Police use taser on Notre Dame student

By: Nick McGurk Email
By: Nick McGurk Email

It’s not clear whether Benjamin Ashenburg will file a lawsuit against Excise Police or South Bend police; his lawyer did not respond to numerous phone calls on Wednesday.

What is clear, though, is Ashenburg faces multiple charges for Saturday’s incident. Those include: disorderly conduct; minor consuming; resisting law enforcement; and battery to a law enforcement officer.

Here’s what police say happened.

Just before 5 a.m. Saturday, Excise Police forced the door open to Ashenburg's apartment, where 37 people would eventually be arrested. Even after getting a warrant to enter the apartment, police say those inside did not let police in.

The party, Lt. Tim Cleveland with Excise Police said, was “pretty out of control.”

When excise police finally forced their way into Ashenburg's apartment, they say the lacrosse player was trying to videotape some of the arrests on his cell phone.

They say they asked Ashenburg to stop, and as they approached, police say he took a swing at one of the officers.

Police said as three Excise officers were fighting with Ashenburg, one of the officers used a taser, though police said it did not work properly.

At some point in the scuffle, Ashenburg allegedly hurt an Excise officer who ended up in the hospital with a potentially torn ligaments in his knee.

South Bend police arrested Ashenburg – and at some point in that process he allegedly struck a city officer.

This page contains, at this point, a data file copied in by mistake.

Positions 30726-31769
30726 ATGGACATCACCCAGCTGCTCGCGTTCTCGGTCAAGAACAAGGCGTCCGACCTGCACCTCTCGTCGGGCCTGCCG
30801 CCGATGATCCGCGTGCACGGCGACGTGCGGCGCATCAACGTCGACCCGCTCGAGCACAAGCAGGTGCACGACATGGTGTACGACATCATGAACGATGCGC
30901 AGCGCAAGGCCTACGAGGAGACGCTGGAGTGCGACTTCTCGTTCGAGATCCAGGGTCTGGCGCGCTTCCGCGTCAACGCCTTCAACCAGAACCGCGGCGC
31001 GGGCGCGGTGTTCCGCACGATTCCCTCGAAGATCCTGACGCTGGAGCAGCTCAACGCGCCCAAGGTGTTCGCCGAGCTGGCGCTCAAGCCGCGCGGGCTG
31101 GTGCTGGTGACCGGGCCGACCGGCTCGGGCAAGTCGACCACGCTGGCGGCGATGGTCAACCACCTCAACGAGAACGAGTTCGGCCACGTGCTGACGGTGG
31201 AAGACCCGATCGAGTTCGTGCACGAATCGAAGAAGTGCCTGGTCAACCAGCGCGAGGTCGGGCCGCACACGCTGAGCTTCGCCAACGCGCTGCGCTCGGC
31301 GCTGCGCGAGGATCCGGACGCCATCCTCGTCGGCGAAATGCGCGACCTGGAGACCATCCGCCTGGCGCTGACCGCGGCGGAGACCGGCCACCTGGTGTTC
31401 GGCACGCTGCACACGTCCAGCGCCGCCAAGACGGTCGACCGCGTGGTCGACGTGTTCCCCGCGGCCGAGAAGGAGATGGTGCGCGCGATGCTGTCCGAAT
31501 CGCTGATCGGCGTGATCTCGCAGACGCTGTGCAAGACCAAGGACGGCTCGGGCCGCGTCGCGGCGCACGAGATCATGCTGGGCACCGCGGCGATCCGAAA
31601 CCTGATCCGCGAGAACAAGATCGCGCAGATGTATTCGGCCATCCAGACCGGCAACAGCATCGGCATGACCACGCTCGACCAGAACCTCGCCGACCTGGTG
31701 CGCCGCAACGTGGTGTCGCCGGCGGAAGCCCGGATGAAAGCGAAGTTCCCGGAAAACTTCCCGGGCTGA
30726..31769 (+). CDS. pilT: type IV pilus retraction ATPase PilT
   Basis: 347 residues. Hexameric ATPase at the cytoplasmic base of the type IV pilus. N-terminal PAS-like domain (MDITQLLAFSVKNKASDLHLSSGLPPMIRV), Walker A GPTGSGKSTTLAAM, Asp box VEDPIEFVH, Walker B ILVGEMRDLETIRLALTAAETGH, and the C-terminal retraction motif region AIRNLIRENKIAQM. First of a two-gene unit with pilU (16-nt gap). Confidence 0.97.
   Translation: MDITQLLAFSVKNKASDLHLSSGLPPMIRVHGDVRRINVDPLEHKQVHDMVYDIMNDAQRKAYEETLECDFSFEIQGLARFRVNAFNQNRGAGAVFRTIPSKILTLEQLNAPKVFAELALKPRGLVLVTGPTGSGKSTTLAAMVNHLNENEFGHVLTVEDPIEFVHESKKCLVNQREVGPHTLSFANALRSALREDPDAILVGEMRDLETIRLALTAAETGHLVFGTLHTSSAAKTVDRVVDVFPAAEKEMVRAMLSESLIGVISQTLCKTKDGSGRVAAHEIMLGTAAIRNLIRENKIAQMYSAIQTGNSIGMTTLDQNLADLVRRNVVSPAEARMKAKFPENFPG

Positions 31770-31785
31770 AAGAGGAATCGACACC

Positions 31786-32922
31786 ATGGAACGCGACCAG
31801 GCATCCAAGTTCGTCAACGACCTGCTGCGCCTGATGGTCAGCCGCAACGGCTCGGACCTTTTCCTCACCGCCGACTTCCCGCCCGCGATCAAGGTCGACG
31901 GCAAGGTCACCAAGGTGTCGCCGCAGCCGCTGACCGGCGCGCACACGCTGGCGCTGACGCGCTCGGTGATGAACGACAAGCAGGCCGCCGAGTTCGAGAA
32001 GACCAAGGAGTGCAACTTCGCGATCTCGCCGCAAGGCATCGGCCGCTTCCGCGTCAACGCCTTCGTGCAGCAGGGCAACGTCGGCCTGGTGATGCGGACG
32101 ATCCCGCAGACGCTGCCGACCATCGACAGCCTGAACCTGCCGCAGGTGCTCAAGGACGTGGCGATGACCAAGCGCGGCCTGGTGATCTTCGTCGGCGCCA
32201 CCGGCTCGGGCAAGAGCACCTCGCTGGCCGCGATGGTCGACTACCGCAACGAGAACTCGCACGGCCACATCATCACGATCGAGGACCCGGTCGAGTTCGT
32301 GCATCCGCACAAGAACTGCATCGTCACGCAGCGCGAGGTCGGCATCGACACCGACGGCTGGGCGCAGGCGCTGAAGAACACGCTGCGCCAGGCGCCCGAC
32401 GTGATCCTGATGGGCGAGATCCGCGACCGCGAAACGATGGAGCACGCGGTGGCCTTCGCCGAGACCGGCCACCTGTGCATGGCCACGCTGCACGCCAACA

That incident isn’t the only one that has students talking.

"I'm scared to death to go out and socialize or do anything, just cause for no apparent reason I could end up in jail that night,” said Dan Trumble, a Notre Dame senior.

Since July, more than 100 arrests in connection with underage drinking have happened in South Bend; many of those arrested have been students at Notre Dame or St. Mary’s.

South Bend police do acknowledge they are mostly arresting—instead of citing—for underage drinking situations.

“Since I’ve been at school it's been getting more and crazy with punishment for underage drinking and that seems crazy to me,” said Kelsey Conlon, a senior at Notre Dame.

The incident at Clover Village will likely get disputed in court.

Meantime, Notre Dame spokesperson Dennis Brown released has released this statement:

"We clearly don’t condone underage drinking or gatherings that infringe on the rights of others. At the same time, the welfare of our students is our highest priority, and we have concerns about the handling of some recent incidents that we are actively addressing through appropriate channels."

Police say they're not cracking down any more than usual. Still, Notre Dame students say the perception is exactly the opposite.

"Maybe if they were to write citations as opposed to flat-out arresting, that might be a better way to go about it, and it might not make the students as angered as they are toward South Bend Police,” said James Slaven, a Notre Dame freshman.


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